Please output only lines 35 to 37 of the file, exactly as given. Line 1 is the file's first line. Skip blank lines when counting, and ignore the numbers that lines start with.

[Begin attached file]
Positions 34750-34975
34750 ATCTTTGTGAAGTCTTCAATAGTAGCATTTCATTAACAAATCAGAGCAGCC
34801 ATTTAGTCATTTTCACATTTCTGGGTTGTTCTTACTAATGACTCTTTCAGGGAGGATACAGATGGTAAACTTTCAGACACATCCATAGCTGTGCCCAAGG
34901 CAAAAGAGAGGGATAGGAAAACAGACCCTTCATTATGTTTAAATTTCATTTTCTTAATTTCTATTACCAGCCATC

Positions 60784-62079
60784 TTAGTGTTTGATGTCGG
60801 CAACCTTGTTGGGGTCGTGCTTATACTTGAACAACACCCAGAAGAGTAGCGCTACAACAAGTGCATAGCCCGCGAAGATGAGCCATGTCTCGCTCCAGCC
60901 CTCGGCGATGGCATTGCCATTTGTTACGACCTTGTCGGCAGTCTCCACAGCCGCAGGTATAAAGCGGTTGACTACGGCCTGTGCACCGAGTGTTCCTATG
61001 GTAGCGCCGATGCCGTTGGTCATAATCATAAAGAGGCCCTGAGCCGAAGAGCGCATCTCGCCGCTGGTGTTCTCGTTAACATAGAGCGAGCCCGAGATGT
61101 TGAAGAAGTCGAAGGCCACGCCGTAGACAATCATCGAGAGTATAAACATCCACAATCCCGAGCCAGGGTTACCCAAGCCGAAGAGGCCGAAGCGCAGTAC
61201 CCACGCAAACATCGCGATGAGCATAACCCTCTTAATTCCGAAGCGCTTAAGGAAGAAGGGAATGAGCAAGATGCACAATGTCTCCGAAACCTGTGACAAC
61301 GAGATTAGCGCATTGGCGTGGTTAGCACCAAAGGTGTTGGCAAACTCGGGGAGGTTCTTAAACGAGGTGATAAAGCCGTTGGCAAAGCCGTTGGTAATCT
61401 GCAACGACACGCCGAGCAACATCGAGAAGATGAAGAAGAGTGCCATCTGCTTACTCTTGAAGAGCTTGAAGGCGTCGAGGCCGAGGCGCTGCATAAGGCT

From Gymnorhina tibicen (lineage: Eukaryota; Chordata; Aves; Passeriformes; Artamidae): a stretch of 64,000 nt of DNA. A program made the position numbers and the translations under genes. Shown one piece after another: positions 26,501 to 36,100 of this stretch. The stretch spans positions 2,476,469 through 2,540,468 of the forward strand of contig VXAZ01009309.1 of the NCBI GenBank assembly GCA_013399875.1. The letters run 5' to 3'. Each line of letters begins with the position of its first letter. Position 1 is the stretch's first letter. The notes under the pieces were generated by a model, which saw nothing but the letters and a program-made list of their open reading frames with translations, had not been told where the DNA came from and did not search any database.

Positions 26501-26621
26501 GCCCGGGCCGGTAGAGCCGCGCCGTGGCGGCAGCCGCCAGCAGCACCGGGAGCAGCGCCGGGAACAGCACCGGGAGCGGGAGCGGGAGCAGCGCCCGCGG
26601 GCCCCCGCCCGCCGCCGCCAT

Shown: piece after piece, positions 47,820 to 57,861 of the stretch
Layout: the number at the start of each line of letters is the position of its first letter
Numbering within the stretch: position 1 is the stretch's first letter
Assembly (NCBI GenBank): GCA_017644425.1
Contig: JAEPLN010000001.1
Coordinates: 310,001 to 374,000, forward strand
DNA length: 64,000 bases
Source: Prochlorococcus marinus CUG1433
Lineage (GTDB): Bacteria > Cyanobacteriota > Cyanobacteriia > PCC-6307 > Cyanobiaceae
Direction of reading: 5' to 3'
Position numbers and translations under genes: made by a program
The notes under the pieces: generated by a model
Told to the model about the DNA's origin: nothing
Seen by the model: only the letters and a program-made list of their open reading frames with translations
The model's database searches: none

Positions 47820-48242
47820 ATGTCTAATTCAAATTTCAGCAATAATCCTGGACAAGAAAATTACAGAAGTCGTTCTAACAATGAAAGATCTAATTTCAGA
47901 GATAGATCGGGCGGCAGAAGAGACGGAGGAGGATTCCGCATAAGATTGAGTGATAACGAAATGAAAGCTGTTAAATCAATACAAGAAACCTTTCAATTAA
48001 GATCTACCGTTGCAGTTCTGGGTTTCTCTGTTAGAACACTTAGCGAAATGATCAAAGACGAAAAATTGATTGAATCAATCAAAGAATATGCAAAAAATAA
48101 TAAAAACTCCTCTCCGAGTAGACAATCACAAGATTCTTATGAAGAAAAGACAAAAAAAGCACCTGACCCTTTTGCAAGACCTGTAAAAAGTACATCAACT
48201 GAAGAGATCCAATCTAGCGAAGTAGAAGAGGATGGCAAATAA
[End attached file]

47901 GATAGATCGGGCGGCAGAAGAGACGGAGGAGGATTCCGCATAAGATTGAGTGATAACGAAATGAAAGCTGTTAAATCAATACAAGAAACCTTTCAATTAA
48001 GATCTACCGTTGCAGTTCTGGGTTTCTCTGTTAGAACACTTAGCGAAATGATCAAAGACGAAAAATTGATTGAATCAATCAAAGAATATGCAAAAAATAA
48101 TAAAAACTCCTCTCCGAGTAGACAATCACAAGATTCTTATGAAGAAAAGACAAAAAAAGCACCTGACCCTTTTGCAAGACCTGTAAAAAGTACATCAACT